A large portion of the lessons on this site have focused on examining and modifying a game’s code. This code is commonly stored in the game’s executable, or in DLL’s loaded by the game, and controls the game’s logic, or how the game responds to certain events. However, this code represents a small portion of the overall package that makes up a game. For example, take the following scene from the game Urban Terror:

Urban Terror

In this scene, our player is firing his weapon. To render this scene, the game has to load 3D models for both our player, the enemy, our weapon, and the world map. Then, textures need to be applied to the models, such as the clothes for the players and the asphalt texture for the street. Since we are firing, the game then needs to either load a series of static images or one animated image for muzzle flash. Finally, the firing sound needs to be loaded and played in the game.


3D models, textures, images, and sounds represent the resources of a game. In certain games, general data can also be a resource. For example, in an RPG, the dialog in a game will be treated as a resource. Unlike code, resources are large in size, especially 3D models. As such, resources will often be compressed, or packed, by a game developer when releasing a game. This is similar to other compression techniques, such as ZIP’ing several files together. Developers will often create custom packers to both prevent easy access to game resources and to optimize file compression. To retrieve packed files, you will need to reverse these packers.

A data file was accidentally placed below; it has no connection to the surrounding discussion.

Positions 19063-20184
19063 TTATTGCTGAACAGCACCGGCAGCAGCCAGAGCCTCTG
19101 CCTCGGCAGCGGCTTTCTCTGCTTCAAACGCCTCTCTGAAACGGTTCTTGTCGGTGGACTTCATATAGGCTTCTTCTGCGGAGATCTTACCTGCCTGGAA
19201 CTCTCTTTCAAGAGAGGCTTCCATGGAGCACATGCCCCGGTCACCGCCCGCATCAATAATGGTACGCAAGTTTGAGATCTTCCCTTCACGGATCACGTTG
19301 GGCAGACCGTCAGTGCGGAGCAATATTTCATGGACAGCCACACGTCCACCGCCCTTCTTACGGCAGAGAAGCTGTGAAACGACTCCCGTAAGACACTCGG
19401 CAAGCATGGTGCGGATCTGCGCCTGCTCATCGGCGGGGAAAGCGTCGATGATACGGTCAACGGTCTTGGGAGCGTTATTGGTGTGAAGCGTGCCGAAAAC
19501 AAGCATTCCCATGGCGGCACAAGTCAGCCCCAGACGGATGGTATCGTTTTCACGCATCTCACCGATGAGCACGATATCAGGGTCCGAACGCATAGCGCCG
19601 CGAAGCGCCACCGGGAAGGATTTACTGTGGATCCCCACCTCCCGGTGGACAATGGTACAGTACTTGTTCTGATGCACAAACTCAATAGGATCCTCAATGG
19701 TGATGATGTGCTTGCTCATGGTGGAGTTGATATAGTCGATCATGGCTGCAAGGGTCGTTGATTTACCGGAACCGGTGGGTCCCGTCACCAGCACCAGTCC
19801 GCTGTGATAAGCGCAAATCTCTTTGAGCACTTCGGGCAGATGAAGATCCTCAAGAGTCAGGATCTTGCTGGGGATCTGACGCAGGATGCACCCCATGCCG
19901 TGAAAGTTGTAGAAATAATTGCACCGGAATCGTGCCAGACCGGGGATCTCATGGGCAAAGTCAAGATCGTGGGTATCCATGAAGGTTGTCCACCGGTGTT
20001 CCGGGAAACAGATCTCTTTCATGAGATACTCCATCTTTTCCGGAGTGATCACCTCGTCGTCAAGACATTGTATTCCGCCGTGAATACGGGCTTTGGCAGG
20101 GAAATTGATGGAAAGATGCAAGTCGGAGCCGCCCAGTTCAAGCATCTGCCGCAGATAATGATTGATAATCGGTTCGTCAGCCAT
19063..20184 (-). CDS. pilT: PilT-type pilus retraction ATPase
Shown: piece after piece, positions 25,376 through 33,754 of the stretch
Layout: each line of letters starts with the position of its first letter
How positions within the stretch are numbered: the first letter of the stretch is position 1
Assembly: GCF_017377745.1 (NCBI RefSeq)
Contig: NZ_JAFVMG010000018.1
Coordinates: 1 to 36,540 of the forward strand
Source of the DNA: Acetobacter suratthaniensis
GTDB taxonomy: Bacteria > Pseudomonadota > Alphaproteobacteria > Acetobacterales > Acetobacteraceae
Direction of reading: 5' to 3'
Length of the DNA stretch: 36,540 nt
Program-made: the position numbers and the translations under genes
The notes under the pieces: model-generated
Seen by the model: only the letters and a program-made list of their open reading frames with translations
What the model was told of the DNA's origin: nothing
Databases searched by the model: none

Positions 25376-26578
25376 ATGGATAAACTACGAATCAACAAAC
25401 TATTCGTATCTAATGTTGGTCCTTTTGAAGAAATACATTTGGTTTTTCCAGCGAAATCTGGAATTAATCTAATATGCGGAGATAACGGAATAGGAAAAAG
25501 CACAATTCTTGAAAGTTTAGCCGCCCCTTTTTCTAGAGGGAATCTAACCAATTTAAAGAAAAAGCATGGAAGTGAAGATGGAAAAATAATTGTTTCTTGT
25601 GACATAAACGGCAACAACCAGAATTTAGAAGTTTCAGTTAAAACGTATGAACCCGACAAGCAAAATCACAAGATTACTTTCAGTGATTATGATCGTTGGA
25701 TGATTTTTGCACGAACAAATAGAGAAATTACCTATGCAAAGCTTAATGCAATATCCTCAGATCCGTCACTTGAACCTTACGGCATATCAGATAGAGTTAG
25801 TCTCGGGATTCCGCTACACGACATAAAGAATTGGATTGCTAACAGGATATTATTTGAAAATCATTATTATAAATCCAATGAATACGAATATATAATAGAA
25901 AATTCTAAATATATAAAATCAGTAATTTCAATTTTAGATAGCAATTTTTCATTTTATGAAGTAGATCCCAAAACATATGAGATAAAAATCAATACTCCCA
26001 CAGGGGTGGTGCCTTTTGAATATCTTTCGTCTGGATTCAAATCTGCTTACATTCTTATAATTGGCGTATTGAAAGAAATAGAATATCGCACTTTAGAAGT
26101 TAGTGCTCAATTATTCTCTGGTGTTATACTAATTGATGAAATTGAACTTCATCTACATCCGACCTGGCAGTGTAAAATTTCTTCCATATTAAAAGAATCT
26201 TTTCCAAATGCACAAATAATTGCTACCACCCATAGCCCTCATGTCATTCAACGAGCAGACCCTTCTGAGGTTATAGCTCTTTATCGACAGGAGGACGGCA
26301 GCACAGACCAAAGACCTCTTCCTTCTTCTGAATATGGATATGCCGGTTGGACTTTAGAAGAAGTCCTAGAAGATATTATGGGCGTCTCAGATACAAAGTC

File System

Access to the file system is slow, so games typically will load all resources required for the current scene into RAM. However, RAM is both limited in size and volatile, meaning data stored in RAM will not persist if the computer is turned off. Due to these limitations, resources must be stored on the file system on the computer’s HDD or SSD. The game then must load and unload these resources from RAM as different parts of the game are accessed. This is often done during loading screens.

Access to the computer’s file system is controlled by the OS running on the computer. For games to access the file system, they must use OS-level API’s, such as CreateFile.

Save Data

Many games allow the player to save the current state of the game and load it later. To persist across computer restarts, save data must be stored on the file system like other resources. Each game will implement saving in a unique way. For some games, they may only save the player’s current level in a text format. Other games may save the position of every entity in the world and will have to use some sort of custom encoding to store all this data in a file.


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